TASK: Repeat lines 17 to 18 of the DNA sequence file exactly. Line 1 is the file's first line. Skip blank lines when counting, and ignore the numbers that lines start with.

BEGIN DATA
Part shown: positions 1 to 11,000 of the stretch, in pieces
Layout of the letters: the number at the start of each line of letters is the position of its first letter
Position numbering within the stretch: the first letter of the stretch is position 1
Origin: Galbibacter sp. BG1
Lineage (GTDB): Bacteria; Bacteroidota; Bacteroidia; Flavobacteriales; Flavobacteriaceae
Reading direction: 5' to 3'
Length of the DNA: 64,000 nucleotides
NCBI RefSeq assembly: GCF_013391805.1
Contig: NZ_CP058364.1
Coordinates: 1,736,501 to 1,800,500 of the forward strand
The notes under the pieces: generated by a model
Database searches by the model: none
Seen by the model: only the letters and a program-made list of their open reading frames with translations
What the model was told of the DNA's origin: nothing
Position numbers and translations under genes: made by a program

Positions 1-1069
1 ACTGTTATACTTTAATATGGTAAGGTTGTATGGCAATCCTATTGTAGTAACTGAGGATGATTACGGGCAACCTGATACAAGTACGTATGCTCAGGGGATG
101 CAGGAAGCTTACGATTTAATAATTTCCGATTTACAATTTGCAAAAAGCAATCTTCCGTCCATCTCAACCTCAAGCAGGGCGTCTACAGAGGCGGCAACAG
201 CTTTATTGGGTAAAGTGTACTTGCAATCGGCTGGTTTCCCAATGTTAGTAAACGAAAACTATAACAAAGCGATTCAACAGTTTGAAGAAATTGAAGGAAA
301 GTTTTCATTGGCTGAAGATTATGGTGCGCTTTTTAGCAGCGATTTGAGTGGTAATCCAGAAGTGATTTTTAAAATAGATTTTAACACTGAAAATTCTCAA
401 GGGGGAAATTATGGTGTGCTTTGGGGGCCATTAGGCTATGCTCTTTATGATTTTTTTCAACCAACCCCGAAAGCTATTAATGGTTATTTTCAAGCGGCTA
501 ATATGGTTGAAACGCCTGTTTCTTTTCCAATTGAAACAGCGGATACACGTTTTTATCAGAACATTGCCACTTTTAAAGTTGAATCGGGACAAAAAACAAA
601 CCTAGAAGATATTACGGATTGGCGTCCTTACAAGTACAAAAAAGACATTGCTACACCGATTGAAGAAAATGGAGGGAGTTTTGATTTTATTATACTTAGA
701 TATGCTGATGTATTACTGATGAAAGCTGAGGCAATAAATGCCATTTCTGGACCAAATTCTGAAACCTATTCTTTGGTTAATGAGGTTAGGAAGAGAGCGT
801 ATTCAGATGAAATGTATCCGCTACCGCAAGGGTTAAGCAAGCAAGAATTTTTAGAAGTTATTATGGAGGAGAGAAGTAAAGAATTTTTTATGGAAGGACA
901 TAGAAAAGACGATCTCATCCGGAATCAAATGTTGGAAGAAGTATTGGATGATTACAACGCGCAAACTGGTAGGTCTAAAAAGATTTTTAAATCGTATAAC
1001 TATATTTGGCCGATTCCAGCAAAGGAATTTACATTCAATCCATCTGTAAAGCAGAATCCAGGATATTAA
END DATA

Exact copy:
1 ACTGTTATACTTTAATATGGTAAGGTTGTATGGCAATCCTATTGTAGTAACTGAGGATGATTACGGGCAACCTGATACAAGTACGTATGCTCAGGGGATG
101 CAGGAAGCTTACGATTTAATAATTTCCGATTTACAATTTGCAAAAAGCAATCTTCCGTCCATCTCAACCTCAAGCAGGGCGTCTACAGAGGCGGCAACAG